As one offended commenter, Kay Clarke wrote in response on Facebook, “This is offensive and it is done in poor taste. It’s sending the message that ‘We celebrate African beauty…..just without any Africans’”

The "African Queen" spread and the astute observation that Clarke shares speak to the commodification of African cultures for Western consumption. As a result, I began thinking about the relationship between selling culture via African prints, African-inspired fashion and the Western perception of cultural authenticity.

I was surprised to learn that these prints are not, in fact, African in origin. Thus, there is a disconnect between perceptions of their African authenticity and their reality. The prevailing theory argues that the Dutch are responsible for the introduction of modern batiks from Indonesia (formerly the Dutch East Indies) to West Africa during colonization.

The batiks were essentially appropriated into West African cultures at the same time Europeans were working to manufacture a cheaper stylized batik for Indonesian markets. Determined to expand, Europeans wanted their batiks to compete with the more expensive handmade Indonesian counterparts.

It was not until the end of the 19th century that the process for creating a wax-print fabric was created through the invention of the copper block. The Dutch seized this opportunity to grow their textiles market in West Africa when it was clear that West Africans were embracing the machine-made cloths. Today Dutch wax manufacturers, like Vlisco, continue to make prints, and the market has developed exponentially.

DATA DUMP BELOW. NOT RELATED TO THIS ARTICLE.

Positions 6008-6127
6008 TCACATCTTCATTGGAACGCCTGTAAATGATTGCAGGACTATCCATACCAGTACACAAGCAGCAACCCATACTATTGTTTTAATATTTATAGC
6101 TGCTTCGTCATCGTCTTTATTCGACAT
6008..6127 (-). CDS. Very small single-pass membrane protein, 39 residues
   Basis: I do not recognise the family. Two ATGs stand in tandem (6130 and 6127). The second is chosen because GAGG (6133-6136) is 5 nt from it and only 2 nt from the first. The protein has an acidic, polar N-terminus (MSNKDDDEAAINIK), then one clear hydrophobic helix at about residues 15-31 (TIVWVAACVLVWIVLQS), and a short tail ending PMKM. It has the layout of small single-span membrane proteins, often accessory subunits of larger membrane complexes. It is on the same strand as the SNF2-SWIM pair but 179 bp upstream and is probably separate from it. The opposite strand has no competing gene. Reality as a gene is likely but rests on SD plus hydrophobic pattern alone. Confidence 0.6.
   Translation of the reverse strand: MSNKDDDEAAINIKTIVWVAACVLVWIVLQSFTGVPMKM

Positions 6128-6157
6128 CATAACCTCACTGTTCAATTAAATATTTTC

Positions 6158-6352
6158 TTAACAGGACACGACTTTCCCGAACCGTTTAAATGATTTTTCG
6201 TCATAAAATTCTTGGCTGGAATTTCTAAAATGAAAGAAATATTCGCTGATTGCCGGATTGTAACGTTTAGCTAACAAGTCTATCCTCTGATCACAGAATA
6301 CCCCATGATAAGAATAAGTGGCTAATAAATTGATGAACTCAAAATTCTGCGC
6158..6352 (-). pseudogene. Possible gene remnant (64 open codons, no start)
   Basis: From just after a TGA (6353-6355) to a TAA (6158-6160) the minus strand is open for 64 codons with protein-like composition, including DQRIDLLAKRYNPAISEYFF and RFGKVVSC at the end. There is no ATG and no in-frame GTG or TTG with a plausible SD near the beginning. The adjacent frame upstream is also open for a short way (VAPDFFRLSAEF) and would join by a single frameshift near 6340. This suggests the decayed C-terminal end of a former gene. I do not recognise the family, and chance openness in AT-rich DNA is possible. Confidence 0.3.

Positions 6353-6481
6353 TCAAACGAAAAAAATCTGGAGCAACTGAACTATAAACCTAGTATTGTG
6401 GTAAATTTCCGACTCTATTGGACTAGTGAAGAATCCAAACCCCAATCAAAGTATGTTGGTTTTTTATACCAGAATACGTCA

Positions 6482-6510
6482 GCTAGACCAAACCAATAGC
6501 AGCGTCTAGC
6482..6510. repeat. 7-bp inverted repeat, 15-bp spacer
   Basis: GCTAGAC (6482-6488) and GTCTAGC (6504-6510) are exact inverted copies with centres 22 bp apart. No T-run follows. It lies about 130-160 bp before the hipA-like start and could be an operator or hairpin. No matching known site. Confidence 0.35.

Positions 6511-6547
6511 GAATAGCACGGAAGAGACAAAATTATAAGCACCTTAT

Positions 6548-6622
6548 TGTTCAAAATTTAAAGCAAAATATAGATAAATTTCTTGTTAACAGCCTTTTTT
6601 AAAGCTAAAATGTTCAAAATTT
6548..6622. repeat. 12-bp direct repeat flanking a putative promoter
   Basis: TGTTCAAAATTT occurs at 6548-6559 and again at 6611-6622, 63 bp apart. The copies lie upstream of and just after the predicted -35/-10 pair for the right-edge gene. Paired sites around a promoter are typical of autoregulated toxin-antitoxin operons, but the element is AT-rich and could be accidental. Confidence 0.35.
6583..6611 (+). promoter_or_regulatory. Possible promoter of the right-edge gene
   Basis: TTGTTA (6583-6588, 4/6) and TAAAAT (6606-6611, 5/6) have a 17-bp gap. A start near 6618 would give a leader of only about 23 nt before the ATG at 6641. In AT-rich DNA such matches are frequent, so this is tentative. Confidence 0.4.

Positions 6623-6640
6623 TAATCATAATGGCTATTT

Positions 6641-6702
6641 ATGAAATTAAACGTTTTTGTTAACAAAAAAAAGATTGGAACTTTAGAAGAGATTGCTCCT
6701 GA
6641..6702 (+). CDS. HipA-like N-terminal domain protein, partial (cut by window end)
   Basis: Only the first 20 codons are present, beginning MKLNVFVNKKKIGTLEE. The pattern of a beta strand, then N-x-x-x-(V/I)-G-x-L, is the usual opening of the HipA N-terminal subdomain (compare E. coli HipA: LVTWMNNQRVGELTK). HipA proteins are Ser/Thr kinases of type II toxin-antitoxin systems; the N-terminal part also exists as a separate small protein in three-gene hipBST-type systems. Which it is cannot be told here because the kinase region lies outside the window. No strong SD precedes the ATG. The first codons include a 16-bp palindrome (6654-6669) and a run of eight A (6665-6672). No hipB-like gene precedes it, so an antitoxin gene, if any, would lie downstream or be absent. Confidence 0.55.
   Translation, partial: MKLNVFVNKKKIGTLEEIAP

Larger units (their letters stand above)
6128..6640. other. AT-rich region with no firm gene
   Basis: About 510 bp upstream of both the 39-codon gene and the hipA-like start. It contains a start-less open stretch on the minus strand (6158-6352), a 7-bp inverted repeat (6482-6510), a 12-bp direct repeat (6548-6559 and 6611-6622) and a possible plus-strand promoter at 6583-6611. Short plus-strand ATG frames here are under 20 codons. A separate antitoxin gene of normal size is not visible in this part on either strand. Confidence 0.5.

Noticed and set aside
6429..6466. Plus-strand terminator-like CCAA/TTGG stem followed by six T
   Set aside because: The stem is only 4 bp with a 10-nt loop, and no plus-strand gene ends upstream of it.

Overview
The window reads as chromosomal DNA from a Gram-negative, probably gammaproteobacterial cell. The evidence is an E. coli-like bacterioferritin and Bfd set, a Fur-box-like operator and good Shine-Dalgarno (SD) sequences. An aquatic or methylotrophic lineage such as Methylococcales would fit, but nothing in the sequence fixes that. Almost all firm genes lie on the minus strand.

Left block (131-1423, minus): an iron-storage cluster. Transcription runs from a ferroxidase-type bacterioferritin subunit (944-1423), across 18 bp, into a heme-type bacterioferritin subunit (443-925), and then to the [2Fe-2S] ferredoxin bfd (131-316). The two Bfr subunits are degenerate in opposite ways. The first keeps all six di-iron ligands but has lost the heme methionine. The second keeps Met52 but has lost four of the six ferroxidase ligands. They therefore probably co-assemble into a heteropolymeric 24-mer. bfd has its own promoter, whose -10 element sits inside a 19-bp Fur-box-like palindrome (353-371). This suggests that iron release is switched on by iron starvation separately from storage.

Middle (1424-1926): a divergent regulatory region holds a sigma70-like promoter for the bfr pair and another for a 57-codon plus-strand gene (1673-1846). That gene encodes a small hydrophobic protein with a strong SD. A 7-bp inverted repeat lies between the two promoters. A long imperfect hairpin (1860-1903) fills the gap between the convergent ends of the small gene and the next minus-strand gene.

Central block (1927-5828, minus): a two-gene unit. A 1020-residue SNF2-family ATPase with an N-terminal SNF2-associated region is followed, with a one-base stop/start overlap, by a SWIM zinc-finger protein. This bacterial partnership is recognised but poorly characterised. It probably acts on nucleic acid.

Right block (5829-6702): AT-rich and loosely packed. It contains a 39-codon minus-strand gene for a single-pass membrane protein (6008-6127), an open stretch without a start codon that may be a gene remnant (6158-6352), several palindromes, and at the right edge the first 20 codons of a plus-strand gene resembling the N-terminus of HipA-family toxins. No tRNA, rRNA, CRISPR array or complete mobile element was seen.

China has even entered the mix and for the last two decades, used giclée methods to reproduce cheaper copies of European designs. However, West Africans see the wax cloths as status symbols and are not necessarily concerned with how “African” they are versus their superior quality. Chinese imitations therefore, are perceived as second-rate to the Dutch standard.

There is also a distinction made between the centuries old handcrafted cloths produced by Africans throughout the continent and the wax prints created and sold in Africa and abroad. Foreign markets essentially push African hand-woven textiles and traditional cloths to the margins. There is a sense that traditional cloths are valued for their artistry, while African made wax prints are valued for their ascribed symbolism as international and sophisticated, but remain inferior to Dutch productions.